Wednesday, May 05, 2010

Some Jews are more Jewish then other Jews

Where were the forces of organized Orthodox Jewry back in April 2009 when Mazoltuv Borukhova and Mikhail Mallayev, both Orthodox Jews, were facing a sentence of life in prison?

I don't recall receiving 20 emails per day begging me to pray for them, as I did last week in honor of Rubashkin, the fraudmeister who employed children and illegal immigrants, or a few months before that in honor of Martin Grossman, the cop-killer from Florida. There were no mass gatherings on behalf of Borukhova and Mallayev, nor were there any conference calls led by famous women educators, or flashy professional YouTube ads. We weren't encouraged to attend kinus, or to say tehillim, or to sign petitions, and no claims were made that Borukhova and Mallayev were being victimized by anti-semites (though as I posted after sentencing, their judge, Robert J. Hanophy, certainly seemed to suffer from Jew-hatred.) I received letters from people begging me to post a few words in support of Rubashkin, but not one from anyone regarding the two Bukharin Jews from Queens.

As I remember it, the Jewish world was silent as Borukhova and Mallayev went to their judgement, and silent again as they were sentenced to life in jail.

What was different about Borukhova and Mallayev? Why weren't they zocheh to receive the Rubashkin/Grossman treatment? A few possibilities:

:: Money. Rubashkin had plenty of it, and he spread it around. It makes sense that people would support him - either as a way of saying thanks for past favors, or as a way to angle for future considerations. This doesn't do much to explain the outpouring of Grossman support, so nope: Scratch this one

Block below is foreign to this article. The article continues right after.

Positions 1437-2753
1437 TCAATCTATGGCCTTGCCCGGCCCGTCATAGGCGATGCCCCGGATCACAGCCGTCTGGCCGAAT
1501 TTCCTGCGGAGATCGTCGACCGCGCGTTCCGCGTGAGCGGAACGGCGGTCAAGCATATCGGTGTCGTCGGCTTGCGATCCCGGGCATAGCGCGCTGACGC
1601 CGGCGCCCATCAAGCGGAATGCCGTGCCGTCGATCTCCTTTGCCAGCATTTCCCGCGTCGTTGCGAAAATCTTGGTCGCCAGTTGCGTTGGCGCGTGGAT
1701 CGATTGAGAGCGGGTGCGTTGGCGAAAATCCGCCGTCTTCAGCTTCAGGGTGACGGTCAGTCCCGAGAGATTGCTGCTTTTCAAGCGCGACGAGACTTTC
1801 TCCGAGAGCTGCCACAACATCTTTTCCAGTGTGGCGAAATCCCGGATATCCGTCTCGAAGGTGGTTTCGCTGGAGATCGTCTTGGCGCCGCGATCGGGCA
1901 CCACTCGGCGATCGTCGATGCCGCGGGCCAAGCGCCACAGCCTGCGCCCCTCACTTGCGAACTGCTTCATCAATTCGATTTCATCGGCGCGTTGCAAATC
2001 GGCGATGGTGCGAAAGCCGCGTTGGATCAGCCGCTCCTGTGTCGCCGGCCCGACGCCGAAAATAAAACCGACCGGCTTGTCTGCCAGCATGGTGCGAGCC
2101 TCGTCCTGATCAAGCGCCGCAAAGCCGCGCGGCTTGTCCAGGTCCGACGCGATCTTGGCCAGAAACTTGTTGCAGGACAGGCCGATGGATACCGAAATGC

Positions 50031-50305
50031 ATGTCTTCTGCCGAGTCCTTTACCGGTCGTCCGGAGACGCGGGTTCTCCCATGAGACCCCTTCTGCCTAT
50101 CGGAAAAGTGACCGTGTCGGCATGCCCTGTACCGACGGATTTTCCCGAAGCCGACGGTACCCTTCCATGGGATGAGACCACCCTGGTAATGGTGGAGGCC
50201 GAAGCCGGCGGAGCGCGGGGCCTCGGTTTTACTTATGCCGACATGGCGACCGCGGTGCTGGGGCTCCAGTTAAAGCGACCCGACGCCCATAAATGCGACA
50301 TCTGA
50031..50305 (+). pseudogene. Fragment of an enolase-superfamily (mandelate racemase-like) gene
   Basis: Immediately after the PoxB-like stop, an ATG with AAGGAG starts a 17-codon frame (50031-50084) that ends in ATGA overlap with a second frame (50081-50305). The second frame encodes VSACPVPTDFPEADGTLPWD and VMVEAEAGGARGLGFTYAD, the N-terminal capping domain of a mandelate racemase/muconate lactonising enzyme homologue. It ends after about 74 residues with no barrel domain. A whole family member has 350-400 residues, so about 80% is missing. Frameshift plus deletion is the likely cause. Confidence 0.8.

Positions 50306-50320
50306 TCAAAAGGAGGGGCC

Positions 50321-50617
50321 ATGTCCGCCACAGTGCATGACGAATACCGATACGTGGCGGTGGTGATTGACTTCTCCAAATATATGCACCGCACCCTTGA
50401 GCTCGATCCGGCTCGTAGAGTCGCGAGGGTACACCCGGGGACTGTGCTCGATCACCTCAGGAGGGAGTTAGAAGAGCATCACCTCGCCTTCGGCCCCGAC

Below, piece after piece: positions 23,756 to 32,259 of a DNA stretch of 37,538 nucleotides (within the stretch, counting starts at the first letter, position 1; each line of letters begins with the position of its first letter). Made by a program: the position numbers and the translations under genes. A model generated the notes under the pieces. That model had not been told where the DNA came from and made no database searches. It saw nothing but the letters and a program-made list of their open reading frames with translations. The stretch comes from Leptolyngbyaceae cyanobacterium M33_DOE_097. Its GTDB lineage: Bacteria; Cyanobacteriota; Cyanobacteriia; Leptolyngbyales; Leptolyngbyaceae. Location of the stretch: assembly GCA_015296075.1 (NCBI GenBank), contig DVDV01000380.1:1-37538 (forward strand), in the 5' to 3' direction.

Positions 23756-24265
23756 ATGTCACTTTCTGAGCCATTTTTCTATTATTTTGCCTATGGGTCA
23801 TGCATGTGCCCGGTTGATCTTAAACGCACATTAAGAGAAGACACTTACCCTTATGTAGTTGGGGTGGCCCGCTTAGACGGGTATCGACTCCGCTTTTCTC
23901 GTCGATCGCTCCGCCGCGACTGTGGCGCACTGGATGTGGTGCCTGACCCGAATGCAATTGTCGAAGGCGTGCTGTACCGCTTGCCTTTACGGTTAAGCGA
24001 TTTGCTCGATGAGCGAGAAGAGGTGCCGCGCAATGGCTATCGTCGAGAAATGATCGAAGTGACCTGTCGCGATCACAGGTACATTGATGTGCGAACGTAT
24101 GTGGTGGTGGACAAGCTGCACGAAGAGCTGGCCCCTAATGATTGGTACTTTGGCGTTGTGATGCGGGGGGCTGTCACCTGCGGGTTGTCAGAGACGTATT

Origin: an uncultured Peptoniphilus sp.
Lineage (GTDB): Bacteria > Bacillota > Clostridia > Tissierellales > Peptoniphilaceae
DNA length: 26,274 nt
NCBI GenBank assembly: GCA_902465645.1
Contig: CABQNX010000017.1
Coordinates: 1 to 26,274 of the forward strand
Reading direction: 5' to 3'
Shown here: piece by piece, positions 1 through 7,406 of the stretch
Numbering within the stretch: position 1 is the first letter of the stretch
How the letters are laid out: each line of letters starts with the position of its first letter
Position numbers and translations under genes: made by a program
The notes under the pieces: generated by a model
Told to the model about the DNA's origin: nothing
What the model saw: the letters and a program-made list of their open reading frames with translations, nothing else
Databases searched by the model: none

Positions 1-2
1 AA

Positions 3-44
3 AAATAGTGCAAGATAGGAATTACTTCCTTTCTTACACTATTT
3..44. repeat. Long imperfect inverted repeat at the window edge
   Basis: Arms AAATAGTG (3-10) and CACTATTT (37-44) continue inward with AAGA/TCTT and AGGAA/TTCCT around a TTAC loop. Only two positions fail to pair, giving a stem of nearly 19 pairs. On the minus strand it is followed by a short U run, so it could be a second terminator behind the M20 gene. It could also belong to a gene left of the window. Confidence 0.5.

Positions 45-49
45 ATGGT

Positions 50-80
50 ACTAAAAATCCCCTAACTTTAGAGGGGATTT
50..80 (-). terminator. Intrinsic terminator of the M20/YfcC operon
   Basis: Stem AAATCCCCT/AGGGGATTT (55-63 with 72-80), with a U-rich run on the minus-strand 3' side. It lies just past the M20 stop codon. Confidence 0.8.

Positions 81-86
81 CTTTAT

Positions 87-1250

:: Hakores Hatov. Rubashkin performed plenty off good deeds. No one doubts it. So of course, people were gratful, and stood up for him in his hour of need. Again, this doesn't explain why Grossman was helped, so its not our answer

:: Chabad  Rubashkin is Lubovitch, and the Rabbi who visited Martin Grossman for 15 years, and helped marshal support as the date of the execution drew near was Menachem Katz, director of the Aleph Institute, a Chabad-run organization that helps Jewish military personnel and prisoners. Hmmm. Now, I think we're getting somewhere.

My advice to you is this: If you're ever accused of a crime, pose as a Lubov. It seems to help. And if anyone wants to write a post condemning Chabad for their selectivity, let me know and I'll link it.

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